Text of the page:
The day we adopted our daughter was a beautiful Spring day and it was magical.
We had only matched with the birth parent one week before. Our hearts were completely ready to become a family of three.
Logistically though, we had nothing. Our house had a room that was to become the nursery and that was all. We learned real quick that a baby doesn’t need a lot of material things.
Luckily, our friends showered us with parent and baby ‘must-haves’ during the months to come. Among these many thoughtful presents were my favorite gifts: books! I was so excited to get her library started.
Some of my favorite books included representations of our family. Since we didn’t know any other gay dads in our city, we thought it was important to show our daughter that we weren’t the only two-dad family out there. These stories helped.
Books like And Tango Makes Three and A Tale of Two Dads became instant favorites.
Even at two years old, her eyes lit up when she saw families like hers. And, as many other gay dads, I basically bought all the children’s books with gay parents in them.
At about four years old, she lost interest in these books. A few new titles had shown up on my Amazon feed, and I immediately ordered them. But she wasn’t as excited about them anymore. She didn’t ask to read them a second time.
What was going on?
An evolution of interests
I paid closer attention to what books grabbed her interest, and quickly realized what was happening. She already understood that there were all kinds of families.
She was cool with her two dads, knew she was adopted, and that she came from her birth mom’s tummy. So really, these books weren’t telling her anything new.
My daughter didn’t want to read about families. She wasn’t interested in hearing another story about how the lives of two grown men became so much better when they became dads. No, she was much more interested in stories about awesome girls – like herself!
Of course, that made total sense. And so, books about the adventures of little girls became popular story-time repeats.
But there was one problem.
As soon as her interested shifted to reading these exciting stories about everyday life, most families started looking the same. Anytime parents came up, they were either a mom and a dad, or just a mom (sometimes just one dad). Neither represented our daughter’s home.
I started looking for books about everyday topics that included LGBTI families, with little luck.
Most children’s books that include LGBTI characters specifically deal with an LGBTI topic. Our local library carries great books about children who are figuring out their sexual orientation, gender, or social norms around gender. They have cute books about children attending same-sex weddings.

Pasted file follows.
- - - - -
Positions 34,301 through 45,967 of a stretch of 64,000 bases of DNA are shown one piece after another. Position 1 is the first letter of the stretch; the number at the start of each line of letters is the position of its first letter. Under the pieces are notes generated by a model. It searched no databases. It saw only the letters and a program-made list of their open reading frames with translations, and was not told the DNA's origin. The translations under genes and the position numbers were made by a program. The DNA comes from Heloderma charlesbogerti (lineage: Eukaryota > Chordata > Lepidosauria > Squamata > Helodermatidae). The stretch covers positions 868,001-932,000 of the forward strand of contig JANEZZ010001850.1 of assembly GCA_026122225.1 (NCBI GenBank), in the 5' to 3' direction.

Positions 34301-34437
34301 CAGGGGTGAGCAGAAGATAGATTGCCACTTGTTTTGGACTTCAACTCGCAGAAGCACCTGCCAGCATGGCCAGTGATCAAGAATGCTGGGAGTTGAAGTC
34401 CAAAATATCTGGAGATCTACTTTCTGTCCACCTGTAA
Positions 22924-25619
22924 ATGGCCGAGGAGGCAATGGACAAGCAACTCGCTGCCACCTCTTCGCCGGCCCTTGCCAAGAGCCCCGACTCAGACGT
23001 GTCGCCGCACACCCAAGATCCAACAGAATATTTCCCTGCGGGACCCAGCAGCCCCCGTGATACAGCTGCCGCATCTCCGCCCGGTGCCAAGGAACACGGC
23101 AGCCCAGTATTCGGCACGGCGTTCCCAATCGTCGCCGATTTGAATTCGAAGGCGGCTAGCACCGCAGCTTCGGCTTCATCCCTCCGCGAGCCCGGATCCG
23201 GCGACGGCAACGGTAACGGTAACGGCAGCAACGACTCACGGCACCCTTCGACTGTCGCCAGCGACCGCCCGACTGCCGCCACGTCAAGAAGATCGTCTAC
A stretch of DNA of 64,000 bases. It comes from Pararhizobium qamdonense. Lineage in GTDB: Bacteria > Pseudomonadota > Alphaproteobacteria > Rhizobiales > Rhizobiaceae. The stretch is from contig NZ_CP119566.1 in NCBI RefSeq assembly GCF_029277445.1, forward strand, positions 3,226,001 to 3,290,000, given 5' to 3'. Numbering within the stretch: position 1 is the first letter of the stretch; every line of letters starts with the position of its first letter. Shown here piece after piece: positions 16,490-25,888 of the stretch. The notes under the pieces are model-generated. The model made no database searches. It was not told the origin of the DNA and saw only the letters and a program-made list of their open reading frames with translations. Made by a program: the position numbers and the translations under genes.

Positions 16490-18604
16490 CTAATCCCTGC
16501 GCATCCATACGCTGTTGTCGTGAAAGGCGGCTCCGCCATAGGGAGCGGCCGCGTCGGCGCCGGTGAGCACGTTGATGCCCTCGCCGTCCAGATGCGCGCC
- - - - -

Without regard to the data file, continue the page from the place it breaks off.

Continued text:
But even the super helpful librarian couldn’t find picture books that included a gay character who didn’t ‘struggle’ around some sort of LGBTI issue.
‘You should write one!’ one librarian told me. My friends encouraged me too.
As a child therapist, I was making up fun stories everyday already. Could writing an actual book be that simple?
The birth of What Does a Princess Really Look Like?
Then, one night, my daughter asked me to draw something for her.
‘What do you want me to draw?’ I asked. She was going through a princess phase (at least I hoped it was a phase), so I wasn’t surprised with her request, ‘A princess!’
I was narrating as I drew, and something made me very uncomfortable. ‘She has beautiful hair, she has a pretty dress, she has a sparkly crown…’
I stopped myself.
‘Let me do this again,’ I asked.
This time I approached the activity differently. I told her how wearing a crown meant that someone was responsible for big decisions. Strong arms showed that the princess worked hard. Strong legs stayed busy as she traveled the world.
And that was how the idea for my book What Does a Princess Really Look Like? was born.
In the book, the main character, a quirky five-year-old girl, creates her own princess. In this process, her own view of princesses evolves.
She ends up making a mistake, and realizing that her princess is not perfect. Her dads then help her realize that it’s her imperfection — her quirks — that make her unique.
LGBTI families deal with the same issues
A friend introduced me to an indie publisher. They liked the book because of how it addressed LGBTI diversity in a natural way.
‘It’s the Modern Family of children’s books,’ they told me. And they too were surprised about the absence of gay parents in children’s books.
One reason why books are so amazing is that they expose us to characters we may never meet in real life. We get a glimpse into other people’s world, and we get to share their perspective.
I hope that the mere inclusion of gay people in kids’ literature won’t be a big deal anymore in the future.
Wouldn’t every parent want their child to relate to all kinds of kids and experiences? Families don’t need to be part of the LGBTI community to read stories with LGBTI characters.
Children love stories that they can relate to, regardless of the character’s family structure.
Children’s stories that show our families dealing with the same situations as any other family, teach children about what we have in common. I strongly feel that there is space on book shelves for stories that promote unity and equality.
I hope to see more of books that feature our families in the coming years. Hopefully, what makes What Does a Princess Really Look Like? groundbreaking right now, won’t be as uncommon much longer.
Mark Loewen is a psychotherapist, parent coach, and dad. Originally from Paraguay, he now lives in Richmond, VA with his husband and their daughter. Mark is the author of the children’s book What Does a Princess Really Look Like? Visit his website for more information.